Embroidered border on a medallion quilt attributed to Bostonian descendants
of John White, an English Puritan known as “Father of the
Massachusetts Bay Colony, although he never made it over here himself.
Boston by Paul Revere
Boston had a reputation as the most snobbish of American cities, what with all those Mayflower descendants and Cabots who talk only to Lowells and Lowells who talk only to God. Many artifacts have been preserved not for their intrinsic value but for their association with the Boston Brahmins.
Early American quilts made in the first decades of Independence when
cotton prints became more available often look like a
combination of older needlework projects, pulled together with patchwork.
Detail of a bedquilt associated with the Currier Family of Massachusetts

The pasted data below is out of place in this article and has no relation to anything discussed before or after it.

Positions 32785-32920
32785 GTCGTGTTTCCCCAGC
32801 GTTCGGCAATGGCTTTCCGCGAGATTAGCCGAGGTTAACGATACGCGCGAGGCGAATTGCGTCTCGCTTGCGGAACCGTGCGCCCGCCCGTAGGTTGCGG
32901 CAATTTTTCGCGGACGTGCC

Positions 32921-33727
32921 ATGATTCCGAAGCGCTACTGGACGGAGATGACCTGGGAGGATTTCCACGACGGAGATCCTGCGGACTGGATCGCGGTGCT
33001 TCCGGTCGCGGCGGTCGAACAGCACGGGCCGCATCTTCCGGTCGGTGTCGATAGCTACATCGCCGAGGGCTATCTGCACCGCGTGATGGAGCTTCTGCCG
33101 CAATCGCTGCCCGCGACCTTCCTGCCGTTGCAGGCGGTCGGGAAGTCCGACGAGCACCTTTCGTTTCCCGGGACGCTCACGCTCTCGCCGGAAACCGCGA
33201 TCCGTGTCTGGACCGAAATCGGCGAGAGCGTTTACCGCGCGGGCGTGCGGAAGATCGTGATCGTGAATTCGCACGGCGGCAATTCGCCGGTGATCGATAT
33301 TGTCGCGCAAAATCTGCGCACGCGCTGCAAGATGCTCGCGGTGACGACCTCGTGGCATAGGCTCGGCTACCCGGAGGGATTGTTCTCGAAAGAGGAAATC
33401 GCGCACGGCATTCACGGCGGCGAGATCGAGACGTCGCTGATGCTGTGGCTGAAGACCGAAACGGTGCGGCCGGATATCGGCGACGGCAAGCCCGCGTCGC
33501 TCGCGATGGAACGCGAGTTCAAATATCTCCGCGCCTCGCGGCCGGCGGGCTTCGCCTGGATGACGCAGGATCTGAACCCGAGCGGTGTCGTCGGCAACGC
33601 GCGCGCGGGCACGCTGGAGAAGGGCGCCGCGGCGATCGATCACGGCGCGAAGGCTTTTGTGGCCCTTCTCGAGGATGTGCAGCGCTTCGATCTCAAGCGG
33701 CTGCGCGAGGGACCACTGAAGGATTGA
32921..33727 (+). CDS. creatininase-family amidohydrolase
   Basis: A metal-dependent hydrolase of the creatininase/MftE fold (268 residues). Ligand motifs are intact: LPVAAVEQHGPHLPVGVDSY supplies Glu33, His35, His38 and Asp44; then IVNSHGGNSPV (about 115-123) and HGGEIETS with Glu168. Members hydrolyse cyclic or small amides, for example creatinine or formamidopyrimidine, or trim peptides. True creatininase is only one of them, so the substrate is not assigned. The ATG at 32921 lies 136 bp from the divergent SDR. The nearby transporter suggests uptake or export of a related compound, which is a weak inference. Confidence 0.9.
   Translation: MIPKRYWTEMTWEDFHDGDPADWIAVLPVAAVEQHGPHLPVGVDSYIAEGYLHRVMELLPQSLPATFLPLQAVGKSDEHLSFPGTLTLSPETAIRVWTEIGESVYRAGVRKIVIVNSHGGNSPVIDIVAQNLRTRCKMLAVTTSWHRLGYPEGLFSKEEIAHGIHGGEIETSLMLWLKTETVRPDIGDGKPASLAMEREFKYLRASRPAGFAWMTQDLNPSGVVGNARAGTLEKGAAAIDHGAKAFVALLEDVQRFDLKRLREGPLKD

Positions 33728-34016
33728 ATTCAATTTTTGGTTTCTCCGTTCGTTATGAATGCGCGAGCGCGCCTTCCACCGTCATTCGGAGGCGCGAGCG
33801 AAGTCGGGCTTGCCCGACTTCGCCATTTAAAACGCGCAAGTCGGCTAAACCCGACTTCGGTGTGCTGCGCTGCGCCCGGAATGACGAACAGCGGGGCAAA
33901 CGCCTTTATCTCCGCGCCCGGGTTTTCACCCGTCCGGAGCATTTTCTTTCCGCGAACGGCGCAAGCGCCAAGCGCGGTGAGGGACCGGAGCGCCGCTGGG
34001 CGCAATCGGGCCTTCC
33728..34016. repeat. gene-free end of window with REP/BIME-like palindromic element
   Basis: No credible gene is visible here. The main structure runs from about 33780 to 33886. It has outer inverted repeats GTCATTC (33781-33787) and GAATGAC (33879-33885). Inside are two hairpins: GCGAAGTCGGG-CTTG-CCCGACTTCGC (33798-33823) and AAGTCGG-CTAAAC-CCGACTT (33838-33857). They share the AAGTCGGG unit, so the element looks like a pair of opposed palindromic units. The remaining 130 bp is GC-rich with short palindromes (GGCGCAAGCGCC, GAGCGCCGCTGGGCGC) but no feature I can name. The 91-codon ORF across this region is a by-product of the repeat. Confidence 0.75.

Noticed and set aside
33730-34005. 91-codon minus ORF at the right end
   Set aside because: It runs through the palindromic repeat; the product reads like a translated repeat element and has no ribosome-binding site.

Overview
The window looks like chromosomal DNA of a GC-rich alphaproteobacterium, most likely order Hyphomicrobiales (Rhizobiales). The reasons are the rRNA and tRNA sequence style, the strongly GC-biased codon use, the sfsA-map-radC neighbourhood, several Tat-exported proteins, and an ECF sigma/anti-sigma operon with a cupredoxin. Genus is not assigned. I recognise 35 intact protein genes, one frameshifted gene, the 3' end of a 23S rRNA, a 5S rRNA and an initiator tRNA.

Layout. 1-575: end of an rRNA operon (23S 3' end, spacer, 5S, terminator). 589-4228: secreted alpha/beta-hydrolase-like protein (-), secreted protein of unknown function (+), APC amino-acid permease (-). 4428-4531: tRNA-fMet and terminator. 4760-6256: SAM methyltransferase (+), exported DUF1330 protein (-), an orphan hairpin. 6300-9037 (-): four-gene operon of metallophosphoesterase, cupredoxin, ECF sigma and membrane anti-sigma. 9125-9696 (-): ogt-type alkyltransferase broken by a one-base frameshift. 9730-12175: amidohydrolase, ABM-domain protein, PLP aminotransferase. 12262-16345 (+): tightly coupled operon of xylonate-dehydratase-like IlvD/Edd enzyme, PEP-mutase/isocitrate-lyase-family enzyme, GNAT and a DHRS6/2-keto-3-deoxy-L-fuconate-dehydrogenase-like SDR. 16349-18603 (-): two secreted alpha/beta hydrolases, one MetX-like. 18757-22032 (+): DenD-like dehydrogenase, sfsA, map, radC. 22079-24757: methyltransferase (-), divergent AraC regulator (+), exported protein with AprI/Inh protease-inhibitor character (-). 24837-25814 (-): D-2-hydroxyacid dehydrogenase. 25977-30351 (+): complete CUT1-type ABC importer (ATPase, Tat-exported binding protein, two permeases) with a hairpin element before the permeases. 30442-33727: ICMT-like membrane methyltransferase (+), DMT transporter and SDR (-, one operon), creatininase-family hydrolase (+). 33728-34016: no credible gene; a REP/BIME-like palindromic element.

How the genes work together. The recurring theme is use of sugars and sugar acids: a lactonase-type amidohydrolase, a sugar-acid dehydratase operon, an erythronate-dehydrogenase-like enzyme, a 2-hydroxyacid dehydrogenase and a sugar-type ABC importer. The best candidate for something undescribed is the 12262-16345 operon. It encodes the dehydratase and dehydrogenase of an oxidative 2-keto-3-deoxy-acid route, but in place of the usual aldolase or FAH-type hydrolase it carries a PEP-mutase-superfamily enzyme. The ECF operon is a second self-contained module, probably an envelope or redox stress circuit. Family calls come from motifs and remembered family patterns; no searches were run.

The pecking order continued for centuries, something noted by the Providence Journal in 1888 in an articleexplaining how Boston's Sewing Circles, which sewed for the poor and other charitable purposes, were hierarchal.
Massachusetts-born Henry Bacon's The Quilting Party, 1872
Massachusetts project & the Quilt Index
Bedquilt in the collection of the Wenham Museum on Boston's North Shore
Unfortunately, many of the family heirlooms are now long separated from information
about the makers. But it's obvious that this was a luxury item, associated with an elite family.
In 1861 Oliver Wendell Holmes described the “Brahmin Caste of New England”
in his novel Elsie Venner.
Boston's Junior League
Wadsworth Athenaeum Collection
Boston in 1828 by John Rubens Smith
Michigan Project and the Quilt Index